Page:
Liturgical Colors and What They Mean

The colors of the liturgical season are an important part of the décor that changes throughout the seasons. Throughout the church calendar, specific colors are used to symbolize specific meanings: The use of these colors is not haphazard - rather, its use is meaningful and is used to honor special occasions or sacraments.

The liturgical colors affect draperies and vestments. These colors include the antependium of the altar, the burse and the chalice veil, the maniple, stole, chasuble, cope, tunic and more. The liturgical year begins with Advent, the fourth Sunday before Christmas. The current colors are white, red, green, violet, black, rose and gold.



White is a symbol of joy, light, glory, triumph and purity. It is used in the Christmas and Easter seasons. It is also used at weddings, in baptisms, funerals, All Saints, Feasts of the Apostles, and the Feasts of the Lord.

  • Season of Christmas
  • Season of Easter
  • Feasts of the Lord, other than of His passion
  • Feasts of Mary, the angels, and saints who were not martyrs
  • All Saints (1 November)
  • Feasts of the Apostles
  • Nuptial Masses
  • Masses for the dead (Requiem Masses) when the deceased is a baptized child who died before the age of reason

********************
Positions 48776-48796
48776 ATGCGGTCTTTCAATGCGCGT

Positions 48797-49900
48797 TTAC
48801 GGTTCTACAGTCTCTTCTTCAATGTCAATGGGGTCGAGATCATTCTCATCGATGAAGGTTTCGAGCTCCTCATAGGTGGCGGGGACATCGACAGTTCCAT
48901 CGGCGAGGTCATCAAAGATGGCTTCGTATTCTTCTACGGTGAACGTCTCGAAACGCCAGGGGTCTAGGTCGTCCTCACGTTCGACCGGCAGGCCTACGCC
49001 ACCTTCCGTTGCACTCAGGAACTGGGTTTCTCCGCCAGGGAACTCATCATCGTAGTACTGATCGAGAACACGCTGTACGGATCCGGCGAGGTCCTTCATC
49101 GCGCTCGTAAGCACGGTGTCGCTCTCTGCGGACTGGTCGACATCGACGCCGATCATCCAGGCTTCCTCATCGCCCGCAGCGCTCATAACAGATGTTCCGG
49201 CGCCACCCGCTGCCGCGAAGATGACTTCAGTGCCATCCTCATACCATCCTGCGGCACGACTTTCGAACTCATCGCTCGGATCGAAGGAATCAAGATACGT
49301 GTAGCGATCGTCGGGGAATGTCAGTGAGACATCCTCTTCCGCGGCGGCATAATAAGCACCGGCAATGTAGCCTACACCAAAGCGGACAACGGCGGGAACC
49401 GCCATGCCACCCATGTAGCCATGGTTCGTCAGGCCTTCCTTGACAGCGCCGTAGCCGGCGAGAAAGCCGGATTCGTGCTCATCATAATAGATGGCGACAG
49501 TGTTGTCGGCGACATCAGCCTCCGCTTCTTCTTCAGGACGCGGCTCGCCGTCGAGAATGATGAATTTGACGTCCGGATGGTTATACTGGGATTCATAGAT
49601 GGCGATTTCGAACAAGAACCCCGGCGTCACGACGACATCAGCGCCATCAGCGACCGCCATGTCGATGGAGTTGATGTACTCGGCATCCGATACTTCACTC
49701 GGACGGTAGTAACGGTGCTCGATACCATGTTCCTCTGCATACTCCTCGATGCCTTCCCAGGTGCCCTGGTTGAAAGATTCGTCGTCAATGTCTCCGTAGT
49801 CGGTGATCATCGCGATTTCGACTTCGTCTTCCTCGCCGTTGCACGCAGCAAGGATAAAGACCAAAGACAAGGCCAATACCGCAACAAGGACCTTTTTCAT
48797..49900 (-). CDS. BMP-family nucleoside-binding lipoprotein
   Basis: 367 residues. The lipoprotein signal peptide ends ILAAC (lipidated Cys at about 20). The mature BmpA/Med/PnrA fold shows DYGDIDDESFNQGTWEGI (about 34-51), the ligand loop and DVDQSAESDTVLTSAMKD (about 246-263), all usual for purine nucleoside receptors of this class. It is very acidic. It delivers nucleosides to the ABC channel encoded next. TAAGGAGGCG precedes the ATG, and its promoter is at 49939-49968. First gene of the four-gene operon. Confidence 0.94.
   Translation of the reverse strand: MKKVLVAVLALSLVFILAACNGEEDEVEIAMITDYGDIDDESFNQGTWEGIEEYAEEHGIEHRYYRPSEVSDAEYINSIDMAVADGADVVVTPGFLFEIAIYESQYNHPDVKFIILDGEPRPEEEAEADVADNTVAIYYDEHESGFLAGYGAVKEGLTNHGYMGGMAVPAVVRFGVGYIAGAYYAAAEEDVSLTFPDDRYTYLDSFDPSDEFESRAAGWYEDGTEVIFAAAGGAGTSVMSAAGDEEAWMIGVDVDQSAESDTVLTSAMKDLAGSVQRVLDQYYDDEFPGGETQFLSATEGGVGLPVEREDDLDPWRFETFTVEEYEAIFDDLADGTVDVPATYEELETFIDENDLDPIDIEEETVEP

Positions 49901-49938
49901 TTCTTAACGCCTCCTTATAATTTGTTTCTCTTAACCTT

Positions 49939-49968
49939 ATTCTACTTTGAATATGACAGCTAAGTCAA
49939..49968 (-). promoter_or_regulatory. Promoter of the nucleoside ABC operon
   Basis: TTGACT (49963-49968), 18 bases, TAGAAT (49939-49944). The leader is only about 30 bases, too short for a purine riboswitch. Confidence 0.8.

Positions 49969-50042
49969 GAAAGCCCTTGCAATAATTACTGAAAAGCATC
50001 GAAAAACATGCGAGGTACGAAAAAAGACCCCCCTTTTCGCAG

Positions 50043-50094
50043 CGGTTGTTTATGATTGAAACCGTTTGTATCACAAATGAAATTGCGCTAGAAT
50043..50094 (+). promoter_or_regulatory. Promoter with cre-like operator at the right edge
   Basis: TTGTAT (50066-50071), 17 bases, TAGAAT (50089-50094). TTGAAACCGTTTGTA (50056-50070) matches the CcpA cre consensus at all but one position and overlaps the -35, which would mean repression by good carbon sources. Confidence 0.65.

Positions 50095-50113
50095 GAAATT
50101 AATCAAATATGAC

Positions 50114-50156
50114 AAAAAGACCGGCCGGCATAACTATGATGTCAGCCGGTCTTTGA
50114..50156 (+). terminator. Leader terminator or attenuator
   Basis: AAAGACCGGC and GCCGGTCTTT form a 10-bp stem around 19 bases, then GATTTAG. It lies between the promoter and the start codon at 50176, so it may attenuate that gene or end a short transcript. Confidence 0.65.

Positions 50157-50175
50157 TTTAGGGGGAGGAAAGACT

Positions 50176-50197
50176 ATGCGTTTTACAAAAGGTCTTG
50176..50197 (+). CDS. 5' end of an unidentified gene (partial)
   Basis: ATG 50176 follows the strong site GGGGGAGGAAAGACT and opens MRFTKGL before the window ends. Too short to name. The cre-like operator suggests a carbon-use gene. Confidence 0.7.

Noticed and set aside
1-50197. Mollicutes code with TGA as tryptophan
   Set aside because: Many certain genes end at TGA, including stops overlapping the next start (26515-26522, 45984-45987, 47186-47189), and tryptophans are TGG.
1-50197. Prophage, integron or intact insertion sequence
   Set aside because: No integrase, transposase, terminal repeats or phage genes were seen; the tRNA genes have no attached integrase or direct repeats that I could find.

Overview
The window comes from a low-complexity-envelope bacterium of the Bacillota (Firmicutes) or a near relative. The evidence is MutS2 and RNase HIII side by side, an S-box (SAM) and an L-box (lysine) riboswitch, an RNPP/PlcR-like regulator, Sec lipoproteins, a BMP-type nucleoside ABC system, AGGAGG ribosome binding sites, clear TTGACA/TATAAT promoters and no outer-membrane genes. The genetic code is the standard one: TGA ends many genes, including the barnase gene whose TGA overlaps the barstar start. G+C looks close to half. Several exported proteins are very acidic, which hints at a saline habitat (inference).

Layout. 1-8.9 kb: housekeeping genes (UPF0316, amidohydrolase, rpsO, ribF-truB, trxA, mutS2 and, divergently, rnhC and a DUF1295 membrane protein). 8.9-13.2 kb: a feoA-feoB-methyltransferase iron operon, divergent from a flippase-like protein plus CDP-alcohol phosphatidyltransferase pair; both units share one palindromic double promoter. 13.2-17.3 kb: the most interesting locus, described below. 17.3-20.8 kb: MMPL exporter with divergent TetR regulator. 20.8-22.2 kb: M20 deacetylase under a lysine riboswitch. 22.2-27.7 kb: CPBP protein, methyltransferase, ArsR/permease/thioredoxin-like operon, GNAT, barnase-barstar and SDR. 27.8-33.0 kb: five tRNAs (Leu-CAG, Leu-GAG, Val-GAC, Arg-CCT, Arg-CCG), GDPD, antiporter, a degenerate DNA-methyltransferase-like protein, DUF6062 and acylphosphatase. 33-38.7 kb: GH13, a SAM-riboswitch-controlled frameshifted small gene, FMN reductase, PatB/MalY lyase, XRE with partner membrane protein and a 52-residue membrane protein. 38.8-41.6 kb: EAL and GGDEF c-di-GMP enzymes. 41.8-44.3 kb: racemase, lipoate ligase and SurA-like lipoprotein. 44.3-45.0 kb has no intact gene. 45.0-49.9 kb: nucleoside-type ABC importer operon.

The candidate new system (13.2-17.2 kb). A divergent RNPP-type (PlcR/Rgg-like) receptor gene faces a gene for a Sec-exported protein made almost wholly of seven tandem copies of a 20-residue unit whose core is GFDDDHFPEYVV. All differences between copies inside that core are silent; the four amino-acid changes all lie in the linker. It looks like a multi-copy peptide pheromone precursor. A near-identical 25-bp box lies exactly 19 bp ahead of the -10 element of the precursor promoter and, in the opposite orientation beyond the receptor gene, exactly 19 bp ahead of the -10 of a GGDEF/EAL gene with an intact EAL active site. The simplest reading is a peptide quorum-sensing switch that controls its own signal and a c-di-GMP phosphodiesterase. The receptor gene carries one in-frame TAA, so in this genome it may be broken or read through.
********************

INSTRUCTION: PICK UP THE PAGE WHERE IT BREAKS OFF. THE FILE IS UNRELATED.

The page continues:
Note: White is the color of Popes' non-liturgical dress. White can be replaced by Silver.



Red is connoted with blood, passion and fire. It is used during Palm Sunday, Good Friday, the birthday feast days of apostles and evangelists, the celebration of saints and in celebration of the Lord's passion. It is also used on Pentecost Sunday as a symbol of the Holy Spirit and the burning fire of God's love.

  • Feasts of the Lord's passion, Blood, and Cross
  • Feasts of the martyrs
  • Palm Sunday
  • Pentecost

Note: Red is the color of Cardinals' non-liturgical dress



Green signifies hope, life and anticipation, and is used in "ordinary" time, which is the season that is focused on Jesus' three-year public ministry, His teachings and His miracles. It is used after Epiphany and after Pentecost.

  • Time After Epiphany
  • Time After Pentecost


Violet (purple) is used to symbolize sacrifice, penance, melancholy and preparation. It is used during Advent, Lent and may be used during funerals. Additionally, it is used in the Season of Septuagesima, Rogation Days, Ember Days, Good Friday and in Vigils (except for Ascension and Pentecost).

  • Season of Advent
  • Season of Septuagesima
  • Season of Lent
  • Rogation Days
  • Ember Days (except for Pentecost Ember Days)
  • Vigils except for Ascension and Pentecost
  • Good Friday

Note: Violet, literally "amaranth red," is the color of Bishops', Archbishops', and Patriarchs' non-liturgical dress



Black is a symbol of death and mourning in the church. It is not commonly used in the United States, but in other countries has been used at funerals or the feast of All Souls. The use of the color white has replaced black.

  • All Souls Day
  • Masses for the dead (Requiem Masses), except for baptized children who've died before the age of reason


Rose symbolizes rejoicing and anticipation. It is used on the third Sunday of Advent (Gaudete) and the fourth Sunday of Lent (Laetare). Rose is used during these mid-point Sundays to remind us of upcoming joyful events: the birth of Jesus and His sacrifice on the cross.

  • Gaudete Sunday (Third Sunday of Advent)
  • Laetare Sunday (Fourth Sunday of Lent)


Gold is a color of joy, and can replace red, white or green (not violet or black).

  • Gold can replace white, red, or green (but not violet or black)